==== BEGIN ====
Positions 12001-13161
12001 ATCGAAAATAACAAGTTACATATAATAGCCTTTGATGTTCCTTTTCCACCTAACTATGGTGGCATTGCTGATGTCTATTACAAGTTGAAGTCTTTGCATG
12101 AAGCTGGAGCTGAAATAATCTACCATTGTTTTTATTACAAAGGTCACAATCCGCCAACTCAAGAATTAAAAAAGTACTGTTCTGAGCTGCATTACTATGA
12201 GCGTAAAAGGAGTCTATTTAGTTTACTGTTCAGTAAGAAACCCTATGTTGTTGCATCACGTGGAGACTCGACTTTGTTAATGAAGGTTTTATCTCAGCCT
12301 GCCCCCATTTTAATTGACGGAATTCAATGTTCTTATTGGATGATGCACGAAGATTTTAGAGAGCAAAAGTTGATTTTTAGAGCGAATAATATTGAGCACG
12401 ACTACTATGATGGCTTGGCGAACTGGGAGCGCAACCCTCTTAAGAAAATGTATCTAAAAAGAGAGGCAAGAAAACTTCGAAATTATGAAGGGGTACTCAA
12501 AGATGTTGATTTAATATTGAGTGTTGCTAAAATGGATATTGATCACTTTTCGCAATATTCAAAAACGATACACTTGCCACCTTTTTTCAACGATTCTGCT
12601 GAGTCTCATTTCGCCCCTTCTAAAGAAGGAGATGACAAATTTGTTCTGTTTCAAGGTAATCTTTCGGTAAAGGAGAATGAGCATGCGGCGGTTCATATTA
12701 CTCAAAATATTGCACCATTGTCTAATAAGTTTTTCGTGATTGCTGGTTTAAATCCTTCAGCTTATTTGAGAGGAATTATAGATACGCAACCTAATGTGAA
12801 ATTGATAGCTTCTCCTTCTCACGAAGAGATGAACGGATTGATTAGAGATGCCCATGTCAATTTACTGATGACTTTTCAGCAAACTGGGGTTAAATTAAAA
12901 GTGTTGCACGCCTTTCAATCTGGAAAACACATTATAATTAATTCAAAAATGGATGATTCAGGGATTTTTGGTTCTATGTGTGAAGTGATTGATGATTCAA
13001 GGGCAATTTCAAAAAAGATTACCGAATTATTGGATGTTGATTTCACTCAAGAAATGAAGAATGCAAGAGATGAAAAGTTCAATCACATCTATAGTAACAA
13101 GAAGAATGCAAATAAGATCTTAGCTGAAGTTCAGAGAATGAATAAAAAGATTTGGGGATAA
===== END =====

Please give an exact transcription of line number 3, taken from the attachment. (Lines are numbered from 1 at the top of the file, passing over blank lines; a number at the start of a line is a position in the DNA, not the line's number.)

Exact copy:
12101 AAGCTGGAGCTGAAATAATCTACCATTGTTTTTATTACAAAGGTCACAATCCGCCAACTCAAGAATTAAAAAAGTACTGTTCTGAGCTGCATTACTATGA